We are nearly a year into the COVID-19 pandemic and many are still unemployed or have had their wages dramatically decrease as a direct result putting millions in a difficult financial situation. While the vaccine is promising, there are still many unknowns that lie before us. A Bureau of Labor Statistics report dated January 8, 2021, indicated that the national unemployment rate remained at 6.7-percent for the nation, much lower than the peak of 15+/- percent in the spring of 2020. However, the rate is still nearly double pre-pandemic unemployment rates. Arkansas has been impacted overall as the unemployment rate today is roughly 4.2-percent as compared to the high of 10.8-percent in April 2020. We’re still about 0.7-percent higher than one year ago, according to Y Charts. I hesitate to say, “less impacted” because although as a state the overall numbers look much better than the national average, there are still real families behind those numbers. It’s easy to say that our state was spared a much harder blow than other states unless you’re one of the people affected. Then it doesn’t matter if the number is 2-percent or 1-percent, your family is adversely impacted and times are tough. The Arkansas Department of Finance and Administration acknowledges the widespread impacts COVID-19 has had on families and the need to financially support your children continues regardless of the pandemic. What should you do if you are one of the 4.2-percent unemployed in Arkansas but still have child support obligations based upon your prior salary?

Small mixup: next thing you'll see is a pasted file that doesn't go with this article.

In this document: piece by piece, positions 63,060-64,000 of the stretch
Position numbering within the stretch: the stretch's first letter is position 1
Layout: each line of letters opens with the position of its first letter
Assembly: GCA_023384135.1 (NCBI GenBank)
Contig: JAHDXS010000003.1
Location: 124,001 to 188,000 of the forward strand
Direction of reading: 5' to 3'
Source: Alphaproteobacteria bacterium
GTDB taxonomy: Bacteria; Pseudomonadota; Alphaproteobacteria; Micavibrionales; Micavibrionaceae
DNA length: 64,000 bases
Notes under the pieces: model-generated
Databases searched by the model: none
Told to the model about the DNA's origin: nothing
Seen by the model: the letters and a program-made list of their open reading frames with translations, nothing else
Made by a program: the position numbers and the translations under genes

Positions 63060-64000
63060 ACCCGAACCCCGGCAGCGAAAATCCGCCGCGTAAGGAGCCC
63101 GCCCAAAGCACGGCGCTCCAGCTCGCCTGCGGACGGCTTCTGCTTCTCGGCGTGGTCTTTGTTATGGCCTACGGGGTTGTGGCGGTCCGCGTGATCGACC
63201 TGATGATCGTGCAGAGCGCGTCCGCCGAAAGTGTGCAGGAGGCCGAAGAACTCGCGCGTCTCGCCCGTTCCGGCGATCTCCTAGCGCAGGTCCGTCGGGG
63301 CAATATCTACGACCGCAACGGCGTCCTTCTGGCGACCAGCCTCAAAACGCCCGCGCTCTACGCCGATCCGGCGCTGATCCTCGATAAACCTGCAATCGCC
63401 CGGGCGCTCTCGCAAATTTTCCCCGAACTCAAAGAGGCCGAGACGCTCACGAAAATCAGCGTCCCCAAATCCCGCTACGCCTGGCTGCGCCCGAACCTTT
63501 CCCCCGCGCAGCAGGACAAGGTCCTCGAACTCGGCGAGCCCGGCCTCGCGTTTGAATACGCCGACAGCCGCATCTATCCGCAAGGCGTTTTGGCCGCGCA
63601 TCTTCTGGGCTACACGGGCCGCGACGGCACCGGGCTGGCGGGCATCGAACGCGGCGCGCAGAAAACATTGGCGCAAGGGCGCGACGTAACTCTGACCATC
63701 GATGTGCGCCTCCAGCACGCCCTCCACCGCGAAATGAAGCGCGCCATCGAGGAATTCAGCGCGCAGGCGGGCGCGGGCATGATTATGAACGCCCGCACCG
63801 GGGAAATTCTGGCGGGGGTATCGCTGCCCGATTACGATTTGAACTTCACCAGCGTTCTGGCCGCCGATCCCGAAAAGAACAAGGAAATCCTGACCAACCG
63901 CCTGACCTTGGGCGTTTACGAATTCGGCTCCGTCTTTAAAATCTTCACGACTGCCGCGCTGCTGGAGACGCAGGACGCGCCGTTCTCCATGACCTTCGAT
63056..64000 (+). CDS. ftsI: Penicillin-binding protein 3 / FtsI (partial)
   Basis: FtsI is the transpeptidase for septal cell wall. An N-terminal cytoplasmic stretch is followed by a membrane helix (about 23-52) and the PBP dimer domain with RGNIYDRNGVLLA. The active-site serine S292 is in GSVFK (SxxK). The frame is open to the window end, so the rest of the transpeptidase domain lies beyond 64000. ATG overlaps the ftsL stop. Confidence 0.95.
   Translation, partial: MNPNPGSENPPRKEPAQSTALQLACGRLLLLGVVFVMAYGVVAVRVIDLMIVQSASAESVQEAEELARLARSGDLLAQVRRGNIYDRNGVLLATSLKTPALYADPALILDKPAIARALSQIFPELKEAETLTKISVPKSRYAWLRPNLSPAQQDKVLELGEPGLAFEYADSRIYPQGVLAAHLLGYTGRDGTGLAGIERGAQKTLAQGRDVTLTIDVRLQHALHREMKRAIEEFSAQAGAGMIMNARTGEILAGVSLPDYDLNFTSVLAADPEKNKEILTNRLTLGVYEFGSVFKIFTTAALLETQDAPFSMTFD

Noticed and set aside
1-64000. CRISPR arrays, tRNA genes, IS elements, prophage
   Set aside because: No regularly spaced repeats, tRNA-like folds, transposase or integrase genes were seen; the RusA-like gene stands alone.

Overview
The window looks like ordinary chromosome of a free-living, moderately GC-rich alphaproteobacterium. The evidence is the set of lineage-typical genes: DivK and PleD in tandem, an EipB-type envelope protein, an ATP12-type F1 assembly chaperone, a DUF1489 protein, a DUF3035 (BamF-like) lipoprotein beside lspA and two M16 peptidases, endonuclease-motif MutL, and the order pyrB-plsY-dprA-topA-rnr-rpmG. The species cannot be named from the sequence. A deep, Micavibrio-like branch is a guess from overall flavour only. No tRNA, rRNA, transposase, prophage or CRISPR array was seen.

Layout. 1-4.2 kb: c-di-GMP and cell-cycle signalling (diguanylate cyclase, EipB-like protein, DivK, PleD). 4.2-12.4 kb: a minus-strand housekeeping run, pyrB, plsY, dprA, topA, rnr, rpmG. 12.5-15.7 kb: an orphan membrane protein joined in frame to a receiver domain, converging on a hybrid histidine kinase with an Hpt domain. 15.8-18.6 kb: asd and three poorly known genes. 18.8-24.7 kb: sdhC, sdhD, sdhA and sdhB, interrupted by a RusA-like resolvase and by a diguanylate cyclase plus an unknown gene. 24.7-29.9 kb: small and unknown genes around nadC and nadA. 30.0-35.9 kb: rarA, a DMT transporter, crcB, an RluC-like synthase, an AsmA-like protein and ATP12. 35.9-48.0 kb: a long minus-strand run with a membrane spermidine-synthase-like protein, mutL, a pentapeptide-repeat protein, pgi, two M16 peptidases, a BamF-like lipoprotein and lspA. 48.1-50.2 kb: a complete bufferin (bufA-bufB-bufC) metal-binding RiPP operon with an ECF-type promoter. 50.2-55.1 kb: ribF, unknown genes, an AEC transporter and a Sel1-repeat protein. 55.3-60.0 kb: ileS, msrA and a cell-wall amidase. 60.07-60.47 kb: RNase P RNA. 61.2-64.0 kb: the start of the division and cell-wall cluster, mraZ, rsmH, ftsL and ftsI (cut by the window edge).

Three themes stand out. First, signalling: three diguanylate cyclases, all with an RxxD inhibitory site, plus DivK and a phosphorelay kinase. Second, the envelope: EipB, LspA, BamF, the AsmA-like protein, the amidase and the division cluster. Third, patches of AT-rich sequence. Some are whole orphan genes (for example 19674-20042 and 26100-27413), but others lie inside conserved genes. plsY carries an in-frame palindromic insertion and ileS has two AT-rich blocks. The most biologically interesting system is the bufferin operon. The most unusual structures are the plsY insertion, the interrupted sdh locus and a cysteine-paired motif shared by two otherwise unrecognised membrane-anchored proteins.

First, let me be clear, a court order remains until it is modified. An order for support is a legal obligation and failure to comply will have negative consequences for you. According to the court order, you are obliged to a set amount regardless of reduced pay, lay-offs, quarantines, closures, or unemployment. If you absolutely cannot make the court-ordered child support, we will need to request a “Review of Order Amounts” for the child support obligation. Typically, either parent can request a review at least every three years or when a substantial change in circumstances occurs such as COVID-19 impacts. The court's rule of thumb is a change in the noncustodial parent’s gross income equal to or greater than 20-percent, or more than $100 per month.
If you are eligible for unemployment insurance benefits, the Department of Workforce Services (DWS) may withhold your child support obligation from your benefits. A court order must direct DWS to withhold child support from the benefits or you must agree that DWS can withhold the support. You can direct your local child support office and ask to sign an agreement for child support to be withheld.
I always advise my clients that child support obligations do not change or stop when you lose your job. It is a parent’s responsibility to financially support their children. However, if you absolutely cannot pay the court-ordered amount, it is important that we file the appropriate paperwork as soon as possible to avoid being in contempt of court. If you are one of the 4.2-percent Arkansans that is unemployed or still suffering from lower wages as a direct result of the pandemic, contact Kevin Hickey Law Partners to begin the process of modifying your court-ordered child support obligation. We have two locations to better serve our clients, the River Valley, 479.434.2414, and Northwest Arkansas, 479.802.6560.
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